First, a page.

that affected the location capability of its handsets and that upon
discovery, took prompt and aggressive action to remedy the defect. It
is well established that "an assertion that a vendor, manufacturer, or
other entity was unable to supply compliant products will not excuse
noncompliance" with E911 requirements. On the other hand, a carrier's
"concrete and timely actions" taken with a vendor, manufacturer, or
other entity may be considered as possible mitigation factors in an
enforcement context. Toward that end, we acknowledge the substantial
efforts Sprint Nextel made to remedy the software problem, including
subscriber outreach and promotional initiatives, and find that
mitigation of the proposed forfeiture is warranted on this basis.
15. We also recognize that Sprint Nextel expected to reach 95% penetration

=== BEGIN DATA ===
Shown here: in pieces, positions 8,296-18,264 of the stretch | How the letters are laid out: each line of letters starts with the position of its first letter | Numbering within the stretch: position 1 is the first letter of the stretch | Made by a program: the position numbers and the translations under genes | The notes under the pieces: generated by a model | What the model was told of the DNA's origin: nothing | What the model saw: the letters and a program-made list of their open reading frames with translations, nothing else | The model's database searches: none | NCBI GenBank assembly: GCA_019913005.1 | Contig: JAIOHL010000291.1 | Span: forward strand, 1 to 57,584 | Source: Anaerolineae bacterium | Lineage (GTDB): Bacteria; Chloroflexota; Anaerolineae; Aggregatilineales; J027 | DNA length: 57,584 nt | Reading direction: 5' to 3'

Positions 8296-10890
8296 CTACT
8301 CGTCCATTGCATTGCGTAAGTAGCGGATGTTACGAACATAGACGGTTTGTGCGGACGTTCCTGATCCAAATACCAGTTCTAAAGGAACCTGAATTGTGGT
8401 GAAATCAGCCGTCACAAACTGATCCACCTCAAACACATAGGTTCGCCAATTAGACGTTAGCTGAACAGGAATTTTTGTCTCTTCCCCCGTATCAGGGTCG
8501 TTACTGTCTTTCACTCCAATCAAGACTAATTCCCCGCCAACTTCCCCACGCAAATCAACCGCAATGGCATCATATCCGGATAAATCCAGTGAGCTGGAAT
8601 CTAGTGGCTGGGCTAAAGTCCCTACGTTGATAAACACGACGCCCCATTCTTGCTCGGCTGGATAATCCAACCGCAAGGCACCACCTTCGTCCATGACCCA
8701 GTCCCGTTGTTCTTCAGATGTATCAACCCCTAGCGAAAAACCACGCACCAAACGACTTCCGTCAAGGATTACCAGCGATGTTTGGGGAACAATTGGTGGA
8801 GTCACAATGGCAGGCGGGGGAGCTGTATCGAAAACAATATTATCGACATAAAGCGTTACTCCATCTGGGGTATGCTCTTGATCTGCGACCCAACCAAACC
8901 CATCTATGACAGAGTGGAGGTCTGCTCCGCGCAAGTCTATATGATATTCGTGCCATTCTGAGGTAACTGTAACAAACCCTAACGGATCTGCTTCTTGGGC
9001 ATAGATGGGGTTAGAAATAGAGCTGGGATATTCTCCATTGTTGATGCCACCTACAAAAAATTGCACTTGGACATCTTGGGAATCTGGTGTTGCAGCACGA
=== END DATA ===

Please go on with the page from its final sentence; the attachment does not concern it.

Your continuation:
by December 31, 2005 among those customers served by the CDMA network
inherited from Sprint and but for Sprint's acquisition of Nextel, it
would have been only major handset-based carrier to have timely
achieved compliance with the December 31, 2005 deadline. We stated in
the Sprint Nextel Waiver Order that although this factor does not
excuse Sprint Nextel's non-compliance, it does merit consideration in
the enforcement proceeding to follow. We find that mitigation is
warranted on this basis.
16. On balance, however, we find that Sprint Nextel did not undertake the
level of commitment we would expect from a Tier I carrier. Despite the
aggressive efforts taken to address the software defect, we note that
Sprint Nextel was less aggressive when it came to its underlying
compliance obligations. We also note that Sprint Nextel spent less on
compliance efforts relative to their customer and revenue bases as
compared to the other companies before us. For these reasons, we find
that a substantial forfeiture is warranted.
17. Accordingly, based on the egregious, continuous and repeated nature of